Photo courtesy OAHC/file
The Dalles orchardist Ken Bailey, pictured above left, speaks to a group about food security in 2016. He has been named to the Oregon Agricultural Heritage Commission (OAHC), a 12-member group charged with protecting family farmlands, like Bald Hill Farm, pictured above right.
As of Thursday, February 8, 2018
Ken Bailey, a third-geneation cherry grower in The Dalles, has been appointed to the Oregon Agricultural Heritage Commission, a 12-member group charged with protecting family farmlands.
The commission, formed by the Legislature last year, held its first meeting Feb. 1 in Prineville. Its members have been appointed by various agencies, including the Board of Agriculture, Fish and Wildlife Commission, Land Conservation and Development Commission and the Oregon Watershed Enhancement Board.
Bailey’s family owns and operates Orchard View Farms, which was established by his great-grandparents in 1923. He will serve an initial one-year term on the commission.
“I’ve been involved in land use for many years and this is just a continuation of something I’ve been involved with before,” he said. “My family and I have always been involved in the community.”
OAHC’s main goal is to help preserve farmlands in the area by ensuring that agricultural properties are well-managed and kept in production.
“This commission is a shining example of Oregonians coming together around a common goal — to protect Oregon’s rich natural resources and agricultural heritage” said Kelley Beamer, executive director of the Coalition of Oregon Land Trusts, in a press release. “We are conservationists. We are ranchers. We are farmers. We are fishermen. We are hunters. And we are Oregonians. And we all have the same goal: to see Oregon’s resources sustained for future generations,” she said.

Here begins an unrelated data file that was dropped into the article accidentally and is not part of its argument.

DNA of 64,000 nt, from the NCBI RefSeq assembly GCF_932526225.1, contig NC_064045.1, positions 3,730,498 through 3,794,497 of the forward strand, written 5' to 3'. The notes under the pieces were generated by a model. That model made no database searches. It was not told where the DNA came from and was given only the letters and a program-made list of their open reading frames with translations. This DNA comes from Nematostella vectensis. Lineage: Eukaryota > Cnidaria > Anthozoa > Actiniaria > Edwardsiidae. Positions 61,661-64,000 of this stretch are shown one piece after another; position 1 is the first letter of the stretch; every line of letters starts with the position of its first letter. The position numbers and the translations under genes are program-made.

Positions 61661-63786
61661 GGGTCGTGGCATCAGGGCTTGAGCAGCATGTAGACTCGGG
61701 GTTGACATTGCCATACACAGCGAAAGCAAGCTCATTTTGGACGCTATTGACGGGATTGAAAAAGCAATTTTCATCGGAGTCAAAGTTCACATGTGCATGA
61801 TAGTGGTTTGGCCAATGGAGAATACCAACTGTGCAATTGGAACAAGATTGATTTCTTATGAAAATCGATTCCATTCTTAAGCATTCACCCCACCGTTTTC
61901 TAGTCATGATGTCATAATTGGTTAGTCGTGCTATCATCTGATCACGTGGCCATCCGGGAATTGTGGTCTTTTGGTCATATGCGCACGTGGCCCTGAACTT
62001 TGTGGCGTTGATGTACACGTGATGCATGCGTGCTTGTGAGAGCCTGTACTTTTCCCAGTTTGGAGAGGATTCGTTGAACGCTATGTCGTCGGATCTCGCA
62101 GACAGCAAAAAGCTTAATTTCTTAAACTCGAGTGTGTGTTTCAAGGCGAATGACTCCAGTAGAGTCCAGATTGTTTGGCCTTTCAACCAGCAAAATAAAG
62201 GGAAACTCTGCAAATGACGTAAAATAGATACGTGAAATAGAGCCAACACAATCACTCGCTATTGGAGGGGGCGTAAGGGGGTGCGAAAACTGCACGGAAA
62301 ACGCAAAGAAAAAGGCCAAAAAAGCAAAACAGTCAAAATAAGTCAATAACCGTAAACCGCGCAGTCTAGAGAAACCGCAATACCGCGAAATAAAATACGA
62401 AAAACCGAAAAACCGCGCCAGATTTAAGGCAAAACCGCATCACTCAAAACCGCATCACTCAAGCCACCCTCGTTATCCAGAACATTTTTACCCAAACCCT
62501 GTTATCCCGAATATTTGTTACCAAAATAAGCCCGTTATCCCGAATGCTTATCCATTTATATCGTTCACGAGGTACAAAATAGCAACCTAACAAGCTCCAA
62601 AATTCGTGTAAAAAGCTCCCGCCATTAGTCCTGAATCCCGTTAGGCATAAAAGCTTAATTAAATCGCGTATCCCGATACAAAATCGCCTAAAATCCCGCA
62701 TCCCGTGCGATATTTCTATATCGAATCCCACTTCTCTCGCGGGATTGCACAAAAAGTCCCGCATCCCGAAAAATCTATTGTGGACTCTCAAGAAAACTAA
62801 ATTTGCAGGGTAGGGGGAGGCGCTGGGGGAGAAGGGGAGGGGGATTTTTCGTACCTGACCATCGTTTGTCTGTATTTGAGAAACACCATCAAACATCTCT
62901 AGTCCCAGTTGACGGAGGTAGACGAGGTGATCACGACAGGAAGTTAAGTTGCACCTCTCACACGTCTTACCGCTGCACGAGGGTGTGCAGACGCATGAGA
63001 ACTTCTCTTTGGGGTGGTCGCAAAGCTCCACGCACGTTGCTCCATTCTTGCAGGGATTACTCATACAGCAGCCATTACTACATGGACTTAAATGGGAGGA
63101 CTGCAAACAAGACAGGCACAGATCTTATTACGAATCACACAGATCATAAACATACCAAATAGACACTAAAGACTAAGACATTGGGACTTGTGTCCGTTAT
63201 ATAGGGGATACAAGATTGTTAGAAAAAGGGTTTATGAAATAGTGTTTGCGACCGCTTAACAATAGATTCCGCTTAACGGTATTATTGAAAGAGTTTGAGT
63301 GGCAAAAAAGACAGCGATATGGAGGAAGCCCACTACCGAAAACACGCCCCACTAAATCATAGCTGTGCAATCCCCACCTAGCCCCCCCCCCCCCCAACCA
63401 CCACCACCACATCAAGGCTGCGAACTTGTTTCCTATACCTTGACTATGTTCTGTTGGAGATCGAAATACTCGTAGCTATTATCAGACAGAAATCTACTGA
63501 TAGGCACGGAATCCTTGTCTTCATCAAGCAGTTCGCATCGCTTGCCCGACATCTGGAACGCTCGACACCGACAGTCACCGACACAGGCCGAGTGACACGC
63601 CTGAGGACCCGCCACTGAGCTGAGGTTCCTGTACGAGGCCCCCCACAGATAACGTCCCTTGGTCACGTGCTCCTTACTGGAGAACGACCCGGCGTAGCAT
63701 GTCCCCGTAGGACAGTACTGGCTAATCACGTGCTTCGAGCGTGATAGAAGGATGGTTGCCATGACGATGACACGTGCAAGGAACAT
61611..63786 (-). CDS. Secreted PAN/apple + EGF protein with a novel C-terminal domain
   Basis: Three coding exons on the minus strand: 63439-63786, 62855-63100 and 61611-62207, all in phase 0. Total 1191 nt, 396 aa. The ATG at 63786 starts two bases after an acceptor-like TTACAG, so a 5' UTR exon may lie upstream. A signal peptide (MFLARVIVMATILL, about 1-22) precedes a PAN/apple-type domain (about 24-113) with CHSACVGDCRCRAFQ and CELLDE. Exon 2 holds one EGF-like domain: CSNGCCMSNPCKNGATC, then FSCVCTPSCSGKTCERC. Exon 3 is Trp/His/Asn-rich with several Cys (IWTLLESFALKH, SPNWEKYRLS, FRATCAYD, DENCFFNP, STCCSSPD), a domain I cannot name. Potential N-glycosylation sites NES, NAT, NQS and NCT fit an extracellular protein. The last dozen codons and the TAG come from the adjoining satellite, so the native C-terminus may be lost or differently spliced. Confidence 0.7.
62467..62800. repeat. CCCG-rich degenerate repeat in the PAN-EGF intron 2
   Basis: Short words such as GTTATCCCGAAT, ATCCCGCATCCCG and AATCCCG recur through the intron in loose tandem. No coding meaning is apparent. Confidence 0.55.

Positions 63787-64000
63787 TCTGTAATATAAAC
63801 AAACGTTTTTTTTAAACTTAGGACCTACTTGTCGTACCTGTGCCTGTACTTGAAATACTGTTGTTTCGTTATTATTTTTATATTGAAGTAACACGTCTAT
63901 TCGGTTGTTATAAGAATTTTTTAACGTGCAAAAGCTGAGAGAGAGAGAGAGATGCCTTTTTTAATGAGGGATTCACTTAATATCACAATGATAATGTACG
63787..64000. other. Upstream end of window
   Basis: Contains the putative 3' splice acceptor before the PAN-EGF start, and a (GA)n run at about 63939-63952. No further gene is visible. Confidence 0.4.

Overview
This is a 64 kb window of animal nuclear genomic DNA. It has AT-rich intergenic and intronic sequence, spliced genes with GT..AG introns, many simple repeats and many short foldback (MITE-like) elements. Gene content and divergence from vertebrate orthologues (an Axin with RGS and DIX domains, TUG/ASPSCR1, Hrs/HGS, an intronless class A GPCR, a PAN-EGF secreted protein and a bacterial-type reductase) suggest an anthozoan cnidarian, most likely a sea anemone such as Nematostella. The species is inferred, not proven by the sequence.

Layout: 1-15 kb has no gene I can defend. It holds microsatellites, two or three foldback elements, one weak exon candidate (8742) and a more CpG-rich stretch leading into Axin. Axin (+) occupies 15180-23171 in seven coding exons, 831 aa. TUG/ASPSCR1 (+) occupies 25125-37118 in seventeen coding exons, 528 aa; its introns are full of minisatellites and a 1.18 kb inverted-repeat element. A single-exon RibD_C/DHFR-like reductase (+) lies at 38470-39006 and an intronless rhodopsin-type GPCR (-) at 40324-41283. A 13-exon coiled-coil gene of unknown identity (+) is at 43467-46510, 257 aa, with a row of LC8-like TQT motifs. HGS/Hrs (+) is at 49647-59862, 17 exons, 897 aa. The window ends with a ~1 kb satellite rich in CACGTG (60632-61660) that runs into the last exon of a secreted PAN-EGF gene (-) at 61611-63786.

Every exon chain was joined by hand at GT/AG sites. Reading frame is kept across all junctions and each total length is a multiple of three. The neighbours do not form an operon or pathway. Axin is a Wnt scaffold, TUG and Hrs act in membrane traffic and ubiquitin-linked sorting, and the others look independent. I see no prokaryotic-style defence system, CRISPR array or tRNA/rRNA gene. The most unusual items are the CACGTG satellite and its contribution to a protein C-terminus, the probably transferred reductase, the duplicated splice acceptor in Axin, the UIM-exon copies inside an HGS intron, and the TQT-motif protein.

The biggest concern of the commission is a reduction in farmland over the next 20 years, as the current owners reach retirement age and pass the land onto their children, who may use properties for alternative uses.
Bailey is in the process of transferring responsibility of the family holding to the fourth generation. He said it’s time for him to retire and allow the next generation to make their mark.
“With the average age of Oregon farmers and ranchers at 60—higher than it’s ever been—and a massive transfer of agricultural lands looming over the next two decades, we found it imperative to get ahead of the issue,” said Mary Anne Cooper of the Oregon Farm Bureau in a press release. “Without assistance in passing on that farmland, we might lose it from agriculture forever.”
Last week’s meeting was a chance for the new commissioners to get to know each other before they dive into the issues at hand.
“We’re just barely getting started,” Bailey said.
The commission intends to come up with their legislative rules by the end of May, to be reviewed over the summer and adopted in the fall.
After that, the commission will be overseeing and managing the Oregon Agricultural Heritage Program, Bailey said.
The program is intended to connect Oregon’s farmers and ranchers to federal funding from the U.S. Department of Agriculture set aside specifically for conservation land easements. A conservation easement is a voluntary legal and monetary agreement between a land trust or government agency that permanently limits uses of the land in order to protect resources.
Applications for a conservation easement are available all-year round, but the next application deadline to apply in Oregon is March 1 and applications can be accessed at www.nrcs.usda.gov.